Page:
Philemon is married (Appia who is cited in v. 2 is probably his wife). He has workers, domestics in his service and owns a house large enough to accommodate the entire community for meetings and the weekly celebration of the Eucharist (Phlm 2). One day one of his slaves, a certain Onesimus (which means “useful”!), steals a big sum from him and disappears. There are many fleeing slaves. Generally, they end up masking themselves in a big city, living by his wits, alms or theft, trying not to be recognized for one who is brought back to the owner risks the death penalty.
We do not know how this man has come to meet Paul. Since the Apostle was in jail at Ephesus, we can assume that the facts turned out, more or less, in this way: Onesimus, arriving in the largest metropolis of Asia, hunts in some shady deal, is discovered and ends up in jail. There he meets the Apostle.
Once the first few days of mutual distrust passed, the two tell their stories and find that they know the same people at Colossae. They become friends and Paul speaks to Onesimus about the Lord Jesus. After a few months, Onesimus asks to be baptized and when freed he would like to return to his master, but lacks courage. The Apostle then gives him a letter of introduction to be delivered to Philemon and to the whole community.
This is the origin of the short and wonderful Letter to Philemon proposed to us today.
Paul invites his friend and the Christians of Colossae not to be guided by human considerations and to assume that Onesimus has been converted for opportunism. These arguments are often a symptom of a petty desire for revenge. The Apostle recommends that Onesimus be welcomed: as if he were his son (v. 10), as his own heart (v. 12), as a beloved brother (v. 16). What is losing a bit of money compared to the joy of receiving a brother? (vv. 17-18). Who made a mistake cannot be regarded with suspicion for a lifetime.
How does the story of Onesimus end? We have no definite news, but the signs are that he has been very well received because, a few years later, in his letter to the Colossians, Paul still talks of “Onesimus, our faithful and dear brother, who is one of yours” (Col 4:9). Fifty years later, Ignatius of Antioch recalls a certain Onesimus, bishop of Ephesus. He could be the same person.
In the religious field, statistics, percentages, projections, readings are useful if they help to reflect on one’s own responsibility and stimulate to examine ecclesial choices in the light of the Gospel. They are questionable and biased when instead they lead to download all the faults and failures on hedonism, laicism, and secularism. They are even deleterious if they lead to interpreting the increase of followers as a source of pride, vanity, self-satisfaction.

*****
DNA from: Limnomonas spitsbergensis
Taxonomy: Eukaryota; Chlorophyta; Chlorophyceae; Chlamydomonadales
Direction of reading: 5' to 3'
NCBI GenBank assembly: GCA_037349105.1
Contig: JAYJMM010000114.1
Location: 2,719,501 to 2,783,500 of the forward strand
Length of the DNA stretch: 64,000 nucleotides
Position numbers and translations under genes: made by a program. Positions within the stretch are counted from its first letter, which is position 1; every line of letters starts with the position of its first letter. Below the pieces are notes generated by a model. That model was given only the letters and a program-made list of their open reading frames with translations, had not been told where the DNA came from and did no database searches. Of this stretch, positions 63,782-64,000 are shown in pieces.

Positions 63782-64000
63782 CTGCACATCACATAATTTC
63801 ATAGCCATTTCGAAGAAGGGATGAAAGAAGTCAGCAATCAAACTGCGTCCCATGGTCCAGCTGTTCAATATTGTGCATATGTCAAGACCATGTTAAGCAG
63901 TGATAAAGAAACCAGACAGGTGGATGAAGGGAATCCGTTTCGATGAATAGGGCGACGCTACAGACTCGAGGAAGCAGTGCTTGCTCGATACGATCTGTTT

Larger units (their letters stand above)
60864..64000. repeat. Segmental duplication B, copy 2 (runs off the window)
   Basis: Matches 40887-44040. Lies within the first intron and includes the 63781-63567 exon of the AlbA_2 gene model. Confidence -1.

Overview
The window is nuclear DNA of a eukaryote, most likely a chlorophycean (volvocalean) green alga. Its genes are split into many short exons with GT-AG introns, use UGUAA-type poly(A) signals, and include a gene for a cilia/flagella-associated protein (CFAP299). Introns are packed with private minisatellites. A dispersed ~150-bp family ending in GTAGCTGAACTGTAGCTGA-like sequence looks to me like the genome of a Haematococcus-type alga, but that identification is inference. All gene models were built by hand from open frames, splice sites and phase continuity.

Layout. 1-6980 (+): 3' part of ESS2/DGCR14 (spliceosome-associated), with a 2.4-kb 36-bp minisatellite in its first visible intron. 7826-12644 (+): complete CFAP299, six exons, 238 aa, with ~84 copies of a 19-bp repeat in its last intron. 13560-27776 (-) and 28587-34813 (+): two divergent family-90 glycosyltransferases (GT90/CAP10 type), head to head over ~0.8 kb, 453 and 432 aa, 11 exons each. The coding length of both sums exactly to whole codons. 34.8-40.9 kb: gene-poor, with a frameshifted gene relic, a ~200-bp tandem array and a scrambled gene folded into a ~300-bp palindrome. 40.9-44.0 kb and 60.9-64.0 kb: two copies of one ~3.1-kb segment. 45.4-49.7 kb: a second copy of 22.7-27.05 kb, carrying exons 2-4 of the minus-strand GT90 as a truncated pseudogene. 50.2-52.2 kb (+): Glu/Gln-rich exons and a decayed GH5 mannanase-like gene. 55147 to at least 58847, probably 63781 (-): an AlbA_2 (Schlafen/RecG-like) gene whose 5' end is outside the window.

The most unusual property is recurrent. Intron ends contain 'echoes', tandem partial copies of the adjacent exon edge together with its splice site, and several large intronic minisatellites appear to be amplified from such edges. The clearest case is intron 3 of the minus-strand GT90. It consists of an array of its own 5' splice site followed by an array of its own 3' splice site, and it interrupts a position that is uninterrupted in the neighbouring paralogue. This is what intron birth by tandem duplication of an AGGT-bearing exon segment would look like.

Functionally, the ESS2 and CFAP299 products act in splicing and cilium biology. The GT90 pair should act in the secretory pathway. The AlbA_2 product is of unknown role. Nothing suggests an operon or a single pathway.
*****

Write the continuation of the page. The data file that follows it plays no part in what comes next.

Faced with “large numbers”, the “immense crowds” Jesus worries, instead of rejoicing. He imagines his disciples as a “little flock” (Lk 12:32), as a bit of “salt” (Mt 5:13) or of “ferment” (Mt 13:33), as “a mustard seed” (Mt 13:31). We should not be surprised if—as is the case in today’s Gospel—he is amazed to see that “large crowds were walking along with him” (v. 25). And he is seized by doubt that there was a misunderstanding, that the crowds have misunderstood his words. He turns and begins to explain what is involved in the choice to be his disciples (v. 25).
Jesus makes three very hard requests, that end with the same severe refrain: cannot be my disciple! (vv. 26,27,33). It almost seems that he wants to keep people away rather than attract them. The passage was often applied to the monastic vocation. It is actually directed to the crowds that go with him, is aimed at those who want to be Christians.
We begin with a clarification: If you come to me—says Jesus—not “if one wants to come after me” (v. 26). The difference is subtle but significant because it reveals the intention of the evangelist. Luke wants to address the words of Jesus to the many converts of his communities who are attracted by the Master, feel sympathy for him and his message but are also tempted to “tame” the Gospel, to make it more negotiable.
The conditions that Jesus places are clear and are not negotiable.
The first: “If you come to me, unwilling to sacrifice your love for your father and mother, your spouse and children, your brothers and sisters, and indeed yourself, you cannot be my disciple.” (v. 26).
When he presents the requirements of the Christian vocation, Jesus always uses very strong images. He does not want anyone to get illusions. We heard him a few Sundays ago declaring to those who wanted to follow him: “Foxes have holes and the birds of the air have nests, but the Son of Man has nowhere to lay his head… Let the dead bury their dead” (Lk 9:57-62). On another occasion, he spoke of the need to gouge the eye and cut the hand and foot than scandalize people (Mk 9:43-47). However, he never came to claim that it is a must to hate one’s own family and even one’s own life. How is it possible? The Christian is one who loves everyone, even the enemies.